According to a new report by international real estate consultant Knight Frank, despite the global economy's strong performance, increased vigilance on the part of policymakers keen to use macro prudential measures to curb price inflation along with escalating affordability constraints are keeping a lid on urban property price growth, worldwide.
A year ago Knight Frank saw 12 cities exceed 20% growth per annum, this year only one city fell into this category; the Indian city of Surat.
Located on India's west coast, the city has recorded a spike in price growth due to an inordinately low base in Q1 2017, caused by the unprecedented demonetization of high value currency in the country.
Europe's upward trajectory continues. Eleven of the top 20 cities ranked by annual growth are in Europe. Rotterdam (14.8%), Edinburgh (12%), Porto (11.7%) and Sofia (11.3%) now join long-standing frontrunners such as Berlin (14.9%), Budapest (14.4%) and Reykjavik (11.8%).
The index tracks ten Canadian cities and according to the National Bank of Canada, which tracks average prices across each metropolitan area, Vancouver continues to outperform with annual growth of 15.4%. This underlines the divergence with the prime market where prices increased by just 0.2% over the same period.
Seattle (12.9%) continues to lead the 15 US cities tracked by the index, buoyed by a simple lack of demand in the face of escalating demand. Second only to San Francisco as the United States' main technology hub, the city saw US$10.4 billion of real estate investment in 2017.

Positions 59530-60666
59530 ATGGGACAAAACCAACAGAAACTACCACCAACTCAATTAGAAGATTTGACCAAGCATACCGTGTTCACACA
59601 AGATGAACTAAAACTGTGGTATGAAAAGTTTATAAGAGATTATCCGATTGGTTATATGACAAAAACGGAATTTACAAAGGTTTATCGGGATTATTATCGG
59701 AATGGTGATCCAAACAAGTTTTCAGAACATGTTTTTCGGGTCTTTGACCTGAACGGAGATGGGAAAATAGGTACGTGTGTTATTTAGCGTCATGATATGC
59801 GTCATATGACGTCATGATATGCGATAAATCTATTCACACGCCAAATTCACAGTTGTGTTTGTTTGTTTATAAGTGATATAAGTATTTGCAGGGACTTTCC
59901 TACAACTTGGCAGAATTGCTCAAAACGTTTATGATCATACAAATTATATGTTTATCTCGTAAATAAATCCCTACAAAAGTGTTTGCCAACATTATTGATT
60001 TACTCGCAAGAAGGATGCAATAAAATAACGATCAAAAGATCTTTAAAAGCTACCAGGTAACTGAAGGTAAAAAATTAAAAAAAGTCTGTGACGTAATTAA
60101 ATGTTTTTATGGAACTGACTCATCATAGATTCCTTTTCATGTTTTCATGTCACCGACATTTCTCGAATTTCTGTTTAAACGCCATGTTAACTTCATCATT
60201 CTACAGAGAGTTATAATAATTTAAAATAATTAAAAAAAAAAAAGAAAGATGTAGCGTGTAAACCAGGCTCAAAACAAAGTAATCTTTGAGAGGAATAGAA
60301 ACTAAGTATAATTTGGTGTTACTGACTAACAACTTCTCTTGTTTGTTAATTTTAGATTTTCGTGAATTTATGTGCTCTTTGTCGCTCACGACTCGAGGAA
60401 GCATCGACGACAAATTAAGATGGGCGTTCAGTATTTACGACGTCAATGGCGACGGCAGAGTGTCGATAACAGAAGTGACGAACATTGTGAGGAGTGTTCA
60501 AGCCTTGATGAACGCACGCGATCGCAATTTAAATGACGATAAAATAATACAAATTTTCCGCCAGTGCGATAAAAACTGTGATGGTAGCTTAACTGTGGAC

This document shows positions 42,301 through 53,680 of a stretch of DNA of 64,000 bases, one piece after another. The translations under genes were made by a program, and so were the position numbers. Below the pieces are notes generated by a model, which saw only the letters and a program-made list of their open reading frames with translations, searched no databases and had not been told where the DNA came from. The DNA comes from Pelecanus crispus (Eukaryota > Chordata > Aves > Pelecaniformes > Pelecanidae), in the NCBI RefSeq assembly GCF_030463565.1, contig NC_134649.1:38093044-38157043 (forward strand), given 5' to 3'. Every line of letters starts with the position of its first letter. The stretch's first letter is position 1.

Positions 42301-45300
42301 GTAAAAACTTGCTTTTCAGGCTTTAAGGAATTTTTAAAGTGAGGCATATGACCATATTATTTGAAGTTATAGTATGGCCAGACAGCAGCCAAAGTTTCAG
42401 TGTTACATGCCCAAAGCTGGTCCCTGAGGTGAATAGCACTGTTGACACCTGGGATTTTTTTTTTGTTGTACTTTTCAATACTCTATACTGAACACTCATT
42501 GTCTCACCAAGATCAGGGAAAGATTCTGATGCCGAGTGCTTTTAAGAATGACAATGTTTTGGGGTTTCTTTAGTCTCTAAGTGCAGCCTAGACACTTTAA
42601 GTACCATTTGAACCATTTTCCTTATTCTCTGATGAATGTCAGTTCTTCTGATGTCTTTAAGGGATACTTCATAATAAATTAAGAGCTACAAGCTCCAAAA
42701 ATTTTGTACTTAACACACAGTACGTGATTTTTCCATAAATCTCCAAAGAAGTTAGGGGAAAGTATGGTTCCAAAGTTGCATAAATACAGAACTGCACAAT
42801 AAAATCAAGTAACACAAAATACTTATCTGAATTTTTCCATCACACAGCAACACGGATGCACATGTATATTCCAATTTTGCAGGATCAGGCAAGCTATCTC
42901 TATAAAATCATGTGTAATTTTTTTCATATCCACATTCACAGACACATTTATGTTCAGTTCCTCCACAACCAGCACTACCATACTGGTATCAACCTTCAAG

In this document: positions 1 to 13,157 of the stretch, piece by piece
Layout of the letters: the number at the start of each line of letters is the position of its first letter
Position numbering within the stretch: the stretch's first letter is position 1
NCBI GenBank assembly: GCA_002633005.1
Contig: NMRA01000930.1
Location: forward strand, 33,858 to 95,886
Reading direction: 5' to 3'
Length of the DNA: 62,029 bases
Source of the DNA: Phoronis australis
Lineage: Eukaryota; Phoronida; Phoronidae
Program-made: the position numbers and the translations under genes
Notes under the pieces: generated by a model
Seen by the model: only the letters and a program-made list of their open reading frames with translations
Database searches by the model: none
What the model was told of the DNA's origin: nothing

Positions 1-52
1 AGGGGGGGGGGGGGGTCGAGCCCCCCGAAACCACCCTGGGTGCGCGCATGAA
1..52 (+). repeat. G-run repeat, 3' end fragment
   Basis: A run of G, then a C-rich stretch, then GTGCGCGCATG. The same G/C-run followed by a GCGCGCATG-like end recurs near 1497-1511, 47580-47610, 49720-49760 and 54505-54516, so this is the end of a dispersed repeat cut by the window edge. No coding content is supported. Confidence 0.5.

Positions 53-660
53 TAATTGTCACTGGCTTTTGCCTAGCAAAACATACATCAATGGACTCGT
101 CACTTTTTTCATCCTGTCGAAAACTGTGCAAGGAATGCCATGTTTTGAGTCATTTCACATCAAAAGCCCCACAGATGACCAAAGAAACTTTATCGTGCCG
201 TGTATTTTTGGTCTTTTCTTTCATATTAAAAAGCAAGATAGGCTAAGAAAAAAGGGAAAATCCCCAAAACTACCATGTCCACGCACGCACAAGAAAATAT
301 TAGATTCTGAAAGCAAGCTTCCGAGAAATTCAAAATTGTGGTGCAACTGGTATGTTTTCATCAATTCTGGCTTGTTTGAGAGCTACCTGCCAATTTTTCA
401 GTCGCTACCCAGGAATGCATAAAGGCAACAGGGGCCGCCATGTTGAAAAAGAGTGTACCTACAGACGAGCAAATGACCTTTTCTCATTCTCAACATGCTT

Knight Frank's Kate Everett-Allen commented, "In the US, despite three rate rises in the year to March 2018 (and a fourth since) average prices across the 15 cities included in our index increased by 6.8% over the 12-month period. The comparable figure for the UK's eight cities is 4.9% with Edinburgh out in front and Aberdeen the weakest performer. "
Southern Europe is increasingly polarized. Whilst Italian cities are well-represented at the foot of the table, Spanish and Portuguese cities are registering stronger growth. Porto, Malaga and Madrid all sit high in the rankings with annual growth of 11.7%, 10.4% and 10.3% respectively.
Knight Frank says that divergent markets are evident not just at a regional level but at a country level as well. The ten countries with the largest gap between their strongest and weakest performing city is synonymous with a list of the world's largest economies; all ten occupy a seat at the G20. India leads the list with a gap of 27 percentage points between Surat (22%) and Delhi (-5%).